MIAMI – U.S. President Donald Trump has this week instigated a thirty-day ban travel ban for Europe with the exception of the United Kingdom and Ireland.

The ban comes after more than 1,000 cases being confirmed in the U.S alone. The President said action had to be taken on the virus, which has now been labeled as a pandemic by the World Health Organisation (WHO).

POTUS declared in his presidential address on the COVID-19 epidemic, “to keep new cases from entering our shores, we will be suspending all travel from Europe to the United States for the next 30 days.”

The European Union President Ursula von der Leyen criticized the Trump Administration over its actions being taken unilaterally and without consultation, declaring that the coronavirus “is a global crisis, not limited to any continent, and requires cooperation rather than unilateral action.”

The text of the ban states that “this proclamation shall remain in effect until terminated by the President”.

It also states that the ban will take effect on Friday at 11:59 pm Eastern Time. However, flights that are headed to the U.S that are in the air during the restrictions will be allowed to land.

Schengen countries affected by this ban


Out of the 26 Schengen countries, the most affected include Germany, France, and the Netherlands. The U.K., which is exempt from the ban, is the single largest European market from the U.S., accounting for 31% of flights – 137 a day carrying 31,000 passengers in April 2019.

This is almost as big as the next three largest countries combined: Germany (13%), France (11%), and the Netherlands (9%) for a total of 33% or 143 flights a day carrying 35,000 passengers.

For the Transatlantic market, this is a considerable issue, as most of those flights land into Schengen-zone airports. The U. K. and Ireland are not part of the Schengen Area, which also excludes five European Union members – Bulgaria, Croatia, Cyprus, and Romania.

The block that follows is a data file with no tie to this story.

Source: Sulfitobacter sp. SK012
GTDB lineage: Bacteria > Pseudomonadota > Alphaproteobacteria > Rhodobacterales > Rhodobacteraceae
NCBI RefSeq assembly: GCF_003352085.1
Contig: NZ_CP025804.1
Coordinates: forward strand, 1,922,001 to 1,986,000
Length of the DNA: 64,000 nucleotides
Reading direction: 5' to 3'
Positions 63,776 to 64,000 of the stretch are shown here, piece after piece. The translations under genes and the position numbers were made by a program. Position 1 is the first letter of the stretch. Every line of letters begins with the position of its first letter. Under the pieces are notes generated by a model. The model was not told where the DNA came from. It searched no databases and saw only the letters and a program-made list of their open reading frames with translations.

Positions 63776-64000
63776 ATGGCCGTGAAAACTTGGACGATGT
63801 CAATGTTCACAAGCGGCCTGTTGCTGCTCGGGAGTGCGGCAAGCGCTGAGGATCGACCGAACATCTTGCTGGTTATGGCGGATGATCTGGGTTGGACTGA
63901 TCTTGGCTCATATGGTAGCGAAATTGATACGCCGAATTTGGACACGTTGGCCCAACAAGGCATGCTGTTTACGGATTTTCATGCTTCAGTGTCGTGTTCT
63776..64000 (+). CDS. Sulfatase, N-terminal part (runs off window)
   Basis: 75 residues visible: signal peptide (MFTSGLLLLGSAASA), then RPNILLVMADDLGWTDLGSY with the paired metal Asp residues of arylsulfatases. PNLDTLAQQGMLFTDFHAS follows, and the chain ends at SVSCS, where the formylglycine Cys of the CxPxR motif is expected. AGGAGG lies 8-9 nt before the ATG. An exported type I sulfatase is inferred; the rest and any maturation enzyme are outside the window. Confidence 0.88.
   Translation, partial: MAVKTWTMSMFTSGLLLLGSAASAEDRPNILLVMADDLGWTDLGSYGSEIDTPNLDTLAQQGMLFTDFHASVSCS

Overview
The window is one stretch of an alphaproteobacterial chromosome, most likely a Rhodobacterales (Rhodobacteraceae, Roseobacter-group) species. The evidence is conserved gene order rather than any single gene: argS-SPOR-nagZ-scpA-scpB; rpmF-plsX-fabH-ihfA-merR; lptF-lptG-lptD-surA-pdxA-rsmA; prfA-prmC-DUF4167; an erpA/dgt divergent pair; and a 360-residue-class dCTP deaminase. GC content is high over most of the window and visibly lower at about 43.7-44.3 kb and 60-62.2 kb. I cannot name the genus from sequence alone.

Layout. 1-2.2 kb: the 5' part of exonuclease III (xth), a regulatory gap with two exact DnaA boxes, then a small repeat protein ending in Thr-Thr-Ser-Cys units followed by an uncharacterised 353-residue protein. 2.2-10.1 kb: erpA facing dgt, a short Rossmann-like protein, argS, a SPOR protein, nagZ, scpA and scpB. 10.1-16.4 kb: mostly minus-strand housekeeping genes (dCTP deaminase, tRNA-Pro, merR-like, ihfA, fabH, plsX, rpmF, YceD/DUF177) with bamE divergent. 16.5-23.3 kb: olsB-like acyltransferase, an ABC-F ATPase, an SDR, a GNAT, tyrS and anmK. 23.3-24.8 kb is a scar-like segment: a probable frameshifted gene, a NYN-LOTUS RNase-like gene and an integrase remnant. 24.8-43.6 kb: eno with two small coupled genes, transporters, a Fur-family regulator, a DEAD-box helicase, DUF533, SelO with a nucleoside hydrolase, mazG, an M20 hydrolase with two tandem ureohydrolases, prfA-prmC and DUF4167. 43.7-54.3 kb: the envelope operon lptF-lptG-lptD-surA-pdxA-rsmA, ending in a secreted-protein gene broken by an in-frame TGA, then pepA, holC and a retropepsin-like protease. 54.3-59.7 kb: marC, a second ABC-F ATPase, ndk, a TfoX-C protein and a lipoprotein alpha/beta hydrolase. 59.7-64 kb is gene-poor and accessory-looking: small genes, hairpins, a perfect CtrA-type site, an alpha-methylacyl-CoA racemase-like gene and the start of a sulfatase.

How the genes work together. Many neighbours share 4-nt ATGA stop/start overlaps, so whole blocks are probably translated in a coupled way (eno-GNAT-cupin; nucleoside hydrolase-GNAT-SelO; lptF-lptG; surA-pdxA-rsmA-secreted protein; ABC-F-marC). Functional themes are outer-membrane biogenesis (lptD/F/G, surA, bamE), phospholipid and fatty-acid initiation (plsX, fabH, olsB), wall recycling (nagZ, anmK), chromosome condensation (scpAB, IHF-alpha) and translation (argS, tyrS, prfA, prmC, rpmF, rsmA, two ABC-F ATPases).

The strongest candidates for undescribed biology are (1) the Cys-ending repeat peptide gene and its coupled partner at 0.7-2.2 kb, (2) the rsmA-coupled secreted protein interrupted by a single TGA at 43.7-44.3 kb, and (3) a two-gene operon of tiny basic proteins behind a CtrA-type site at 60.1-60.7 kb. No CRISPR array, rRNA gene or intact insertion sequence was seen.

In 2018, around 1,737 transatlantic flights were entering or leaving the Eurocontrol airspace per day. Around the same flights, if not more are still operating per day in that huge number.

This will affect major airlines such as Norwegian, Air France-KLM, Lufthansa, Iberia and more that will continue to feel the pinch of the coronavirus.

Lufthansa released a statement on Twitter stating that it would be currently “assessing the impact”, emphasizing that the “safety and well-being of our customers and crews is our highest priority”.

For the likes of British Airways, Aer Lingus, Virgin and TUI, these carriers will not feel as much of the hit as the Schengen-based European ones.

That being said, Virgin Atlantic has already admitted to flying near-empty aircraft due to bookings declining and passengers not showing up for flights.

Photo: Mike Burdett

Either way, whether the UK and Ireland were exempt from the ban or not, those airlines are still going to feel the pinch financially.

The next 30 days will prove to be important as Trump could extend this ban if the situation does not improve.

Approved U.S. airports to receive flights from Europe


POTUS’ 30-day ban specifies that after midnight Friday, U.S. citizens and lawful permanent residents returning to the U.S. from Europe must do so through an approved U.S. airport.

There are 11 approved U.S. airports where this could happen: Atlanta, Chicago, Dallas-Fort Worth, Detroit, Dulles, Los Angeles, Newark, Kennedy, San Francisco, Seattle, and Honolulu.

As reported in Forbes, the U.S. airports excluded from the approved airport list include Charlotte, Philadelphia, and Miami, three major hubs for American Airlines (AA).

American Airlines 737 MAX PHOTO: Eric Dunetz

Lori Bassani, national president of APFA, noted that the union, which represents 28,000 flight attendants at American Airlines (AA), “has been in close communication with AA’s management throughout this crisis.”

“What we know now is that our schedule will remain intact today and flights to and from the Schengen Area countries will operate through Friday, March 13,” she said.

“While our planes are not restricted from flying these routes, we can expect a reduction in customer bookings and an increase in cancellations–further impacting our flying schedules and adding to the uncertainty surrounding this situation,” Bassani added.

“APFA’s leadership is working tirelessly to understand the full impact this ban will have on our flying schedules and our airlines’ plans moving forward. We are simultaneously working on options for extended leaves for our members, pay protections, and ways to minimize the impact on our jobs.”

According to Will Horton, a senior contributor at Forbes, the ban directly impacts 266 daily flights from Europe to the U.S. Indirect impacts will affect 173 other daily flights to the U.S. from European countries not covered by the ban, mainly the U.K. as well as Ireland, which had 5-6% of flights and passengers.

With the industry already in a volatile situation because of the outbreak, more damage will be exerted on the transatlantic market and the carriers that operate them. 

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